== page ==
started to go downhill in mid season with a bit over 2000 rounds through it, borescope examination appeared to confirm rebarrelling was needed given comprehensive firecracking and noticeable erosion ahead of the chamber. On the plus side, there was no copper visible, and both lands and grooves looked clean. The form of this perceived deterioration? – An increase in overall elevation dispersion plus an occasional really bad ‘flier’, usually at 5 to 6 o’clock. Reviewing my plots for the eight stages in the August and September Diggle league round matches, four each at 800 and 1000 yards, reveals a very low shot on its own in six out of the eight, split 50-50 between low ‘Fours’ and high ‘Threes’. Three of the four 1000 yard matches display poor elevations producing 1½ to 2-MOA spreads, the fourth strangely staying around ¾-MOA (acceptable for Diggle on a windy day) bar one ‘flier’, a ‘three’ at, you guessed it, 6 o’ clock. With the benefits of hindsight, this pattern looks very familiar given what was to follow in ‘The Europeans’ a couple of months later! Before moving onto results with a new barrel, I should mention a 100 yard bench testing session using the ‘worn-out’ barrel and some of the remaining match rounds. In the light of the Diggle League round’s performance that immediately preceded the session, I expected really poor groups displaying vertical stringing and/or vertical ‘fliers’. Two loads were used, both Berger 90-grainers and Hodgdon VarGet: VLD over 24.6gn; BTLR over 24.1gn. VLD performance wasn’t brilliant, even if it wasn’t as bad as expected, three five-round groups averaging 0.5 inches. However, two groups had three shots touching plus a high pair also touching opening them out to 0.6 inches. Three BTLR groups were better: two between 0.35in. and 0.4in.; one a ‘screamer’ at under 0.1in.. Hmmm .... maybe the barrel wasn’t as worn out as I’d thought .... maybe 100 yard groups only tell you so much about what you’ll see at 1000. What was remarkable was the MVs - both loads recording

The original 100yd test card for the 90gn Berger VLD over Alliant Reloder 15 combination. Using neck-turned, ‘prepped’ cases and charges weighed on laboratory quality electronic scales squeezed the 25.2gn group and MV spread down further. (One-inch grid.)

Three 100yd groups shot with the 90gn Berger BTLR bullet over H. VarGet using the ‘shot-out’ barrel immediately before rebarrelling. (One-inch grid.)


Sorting a Savage Part 1
By Laurie Holland

a 75 fps drop and larger spread compared to when I’d worked them up – a substantial performance reduction. Same powder and components’ lots, similar ambient temperature, so it had to be barrel wear.

Shorter Barrel
Anyway, in the belief that the problems were caused by the barrel, a new example went on with only five weeks to go to ‘The Europeans’. It was identical to its predecessor, a True-Flite 1-7 twist, 6-groove, Heavy Palma profile job, gunsmithed again by editor Vince, the chamber cut with the same long-freebore custom reamer. The only change was to crop it at 28-inches, whereas Vince had squeezed the last few millimetres out of its predecessor and obtained 31-inches out of a nominal 30” blank. I’d been right on the 8.25kg F/ TR overall weight limit with that barrel and it seemed prudent to have a few ounces in hand, especially as two sets of scales used to weigh rifles produce readings that are not even close to each other. Received wisdom says that 28 inches is the ballistic optimum for the cartridge anyway, each additional inch beyond that generating only ~10 fps velocity. Back to the 100 yard benchrest range to run and sightin the rebarrelled Mouse Gun using the remaining stocks of VarGet based ammunition left over from Barrel #1. Re-measuring the two bullets’ comparator based COALs showed they needed to be seated 0.020 inches deeper in the case thanks to the unworn rifling leade against measurements taken in March 2011 at a 1279 round-count. Twenty thou’ throat erosion is not at all bad for nearly 1300 rounds, nearly all with 90s and most shots using ‘hot’ loads and double-base Rel.15 – I was very heartened by that finding. Anyway, the bullets were re-seated and both types tried at 100 yard, BTLRs alone in a PSSA 600 yard match. During running/sighting-in, neither performed well, the BTLR load the better of the pair but now only ‘Europeans’ Match 4 (800yd) plot for the Four and Five-rings. Elevations are almost tight enough to hold the ‘Five’ except for shot #4 in the ‘Three’ more than 1-MOA below the group centre. (One-MOA grid.)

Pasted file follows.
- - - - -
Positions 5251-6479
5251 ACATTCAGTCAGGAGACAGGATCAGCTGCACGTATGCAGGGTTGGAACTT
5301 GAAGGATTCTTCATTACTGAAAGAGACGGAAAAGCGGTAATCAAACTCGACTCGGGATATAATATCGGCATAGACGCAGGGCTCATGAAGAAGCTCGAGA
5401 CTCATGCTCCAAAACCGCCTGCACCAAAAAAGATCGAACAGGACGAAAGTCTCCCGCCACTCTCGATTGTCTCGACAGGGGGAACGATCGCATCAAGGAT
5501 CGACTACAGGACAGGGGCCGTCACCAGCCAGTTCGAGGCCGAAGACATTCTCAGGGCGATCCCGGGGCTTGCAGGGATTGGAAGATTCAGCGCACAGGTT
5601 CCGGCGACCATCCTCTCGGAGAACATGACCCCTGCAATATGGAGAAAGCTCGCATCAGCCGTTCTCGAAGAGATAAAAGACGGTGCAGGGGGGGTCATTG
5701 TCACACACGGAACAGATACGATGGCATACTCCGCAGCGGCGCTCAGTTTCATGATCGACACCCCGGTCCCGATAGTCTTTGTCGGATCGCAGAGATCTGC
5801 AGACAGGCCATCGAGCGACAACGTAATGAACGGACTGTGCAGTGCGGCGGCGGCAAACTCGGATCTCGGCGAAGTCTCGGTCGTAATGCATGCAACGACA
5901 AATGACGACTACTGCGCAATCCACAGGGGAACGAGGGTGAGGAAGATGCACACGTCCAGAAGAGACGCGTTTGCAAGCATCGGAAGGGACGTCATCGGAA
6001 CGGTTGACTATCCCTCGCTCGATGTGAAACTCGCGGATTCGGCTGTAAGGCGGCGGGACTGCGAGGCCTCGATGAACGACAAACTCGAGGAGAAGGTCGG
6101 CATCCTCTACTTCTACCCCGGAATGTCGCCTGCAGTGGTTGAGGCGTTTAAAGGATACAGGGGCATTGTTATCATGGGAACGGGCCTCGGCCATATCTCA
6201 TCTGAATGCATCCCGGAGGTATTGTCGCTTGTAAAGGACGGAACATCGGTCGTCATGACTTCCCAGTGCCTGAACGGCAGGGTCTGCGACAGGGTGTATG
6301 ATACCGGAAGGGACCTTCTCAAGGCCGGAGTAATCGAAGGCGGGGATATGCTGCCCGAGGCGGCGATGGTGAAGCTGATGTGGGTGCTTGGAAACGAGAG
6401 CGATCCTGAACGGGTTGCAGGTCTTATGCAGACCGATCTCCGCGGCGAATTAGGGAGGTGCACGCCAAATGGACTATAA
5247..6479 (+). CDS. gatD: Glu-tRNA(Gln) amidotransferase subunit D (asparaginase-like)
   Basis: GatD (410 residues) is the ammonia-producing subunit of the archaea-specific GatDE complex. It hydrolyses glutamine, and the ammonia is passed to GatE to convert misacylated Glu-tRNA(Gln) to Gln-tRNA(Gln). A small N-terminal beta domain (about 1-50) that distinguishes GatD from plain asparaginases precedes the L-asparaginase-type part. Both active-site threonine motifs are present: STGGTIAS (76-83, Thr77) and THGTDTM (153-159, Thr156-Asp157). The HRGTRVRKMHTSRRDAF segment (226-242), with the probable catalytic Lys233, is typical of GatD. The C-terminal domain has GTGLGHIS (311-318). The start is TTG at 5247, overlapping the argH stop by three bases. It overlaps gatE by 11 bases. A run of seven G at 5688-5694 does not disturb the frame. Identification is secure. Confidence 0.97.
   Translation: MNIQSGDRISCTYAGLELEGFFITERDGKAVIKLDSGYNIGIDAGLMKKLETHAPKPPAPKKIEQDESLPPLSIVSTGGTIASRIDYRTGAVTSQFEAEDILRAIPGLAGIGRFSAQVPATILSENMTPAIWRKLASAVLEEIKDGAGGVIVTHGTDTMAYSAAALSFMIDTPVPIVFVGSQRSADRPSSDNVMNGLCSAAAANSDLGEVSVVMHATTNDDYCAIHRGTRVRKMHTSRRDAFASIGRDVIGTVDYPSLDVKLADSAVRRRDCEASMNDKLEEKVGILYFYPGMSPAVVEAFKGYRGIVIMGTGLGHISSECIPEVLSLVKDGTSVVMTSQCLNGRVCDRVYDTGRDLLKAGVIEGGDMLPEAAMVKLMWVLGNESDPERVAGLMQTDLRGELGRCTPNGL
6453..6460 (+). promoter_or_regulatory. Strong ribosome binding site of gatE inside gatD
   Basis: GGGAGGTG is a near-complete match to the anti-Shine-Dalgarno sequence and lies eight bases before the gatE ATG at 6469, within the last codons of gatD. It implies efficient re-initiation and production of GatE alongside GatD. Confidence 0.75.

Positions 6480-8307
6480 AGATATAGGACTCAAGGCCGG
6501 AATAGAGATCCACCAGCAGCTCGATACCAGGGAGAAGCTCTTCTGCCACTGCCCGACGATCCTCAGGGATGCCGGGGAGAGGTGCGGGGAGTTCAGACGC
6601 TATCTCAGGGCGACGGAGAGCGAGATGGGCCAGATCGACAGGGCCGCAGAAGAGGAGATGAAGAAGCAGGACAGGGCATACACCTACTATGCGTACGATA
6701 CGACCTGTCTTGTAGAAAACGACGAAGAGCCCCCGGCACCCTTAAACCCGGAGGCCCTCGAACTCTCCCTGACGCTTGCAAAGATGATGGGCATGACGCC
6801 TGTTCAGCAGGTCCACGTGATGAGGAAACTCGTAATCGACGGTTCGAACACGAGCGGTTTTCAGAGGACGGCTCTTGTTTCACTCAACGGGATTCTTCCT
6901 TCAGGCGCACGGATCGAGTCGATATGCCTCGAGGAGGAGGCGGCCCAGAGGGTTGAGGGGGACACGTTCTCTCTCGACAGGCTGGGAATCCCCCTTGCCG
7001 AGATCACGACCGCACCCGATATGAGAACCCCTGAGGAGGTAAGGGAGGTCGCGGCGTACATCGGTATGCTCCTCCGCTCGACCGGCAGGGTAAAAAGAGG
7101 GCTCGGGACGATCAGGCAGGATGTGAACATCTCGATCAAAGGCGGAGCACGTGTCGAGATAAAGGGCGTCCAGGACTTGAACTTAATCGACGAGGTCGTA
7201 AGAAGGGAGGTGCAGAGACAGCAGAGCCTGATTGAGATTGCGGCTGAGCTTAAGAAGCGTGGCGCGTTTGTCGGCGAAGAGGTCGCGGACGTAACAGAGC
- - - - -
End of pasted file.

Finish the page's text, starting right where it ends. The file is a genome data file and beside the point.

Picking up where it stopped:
‘Europeans’ Match 5 (900yd) plot for the Four and Five -rings. Elevations have now deteriorated to give a 2.5-MOA string with shot #6 particularly bad as a high ‘Three’. (One-MOA grid.)


Sorting a Savage Part 1
By Laurie Holland

Single-shot models in Savage’s Precision-Target and Precision-Varmint ranges use the three-screw PTA. Model 12 F Class (foreground) and Model 12 LRPV behind.

averaging 0.6 inches. The elevation zero remained very close to that used with barrel #1, but the windage zero shifted no less than five-MOA, fortunately in the ‘right’ direction putting the new setting almost at mid adjuster travel. The 600 yard match score was poor, in the low 70s, not unexpected with ammo that wouldn’t hold half-MOA but the waters were further muddied by such bad weather that the match was abandoned at half-time. At this stage, I wasn’t overly concerned as every barrel is an individual and you must assume that load-tweaking will be needed. Moreover, reducing the barrel length was almost guaranteed to change its harmonics needing loads to be worked up again. However, while I quickly found a 90gn BTLR / Viht N150 short-range load that grouped well and furnished a good result in a 500 yard club match, the VLD / VarGet combination continued to struggle, the best I could get running at a just acceptable 0.4 inches. The 28 inch barrel produced 2800 fps MV, a drop of 50 fps over the longer tube – but it was barely run-in and MVs usually rise after 150-200 rounds. Nevertheless, that was disquieting as I was now running a full 100 fps down on where I’d started in 2010.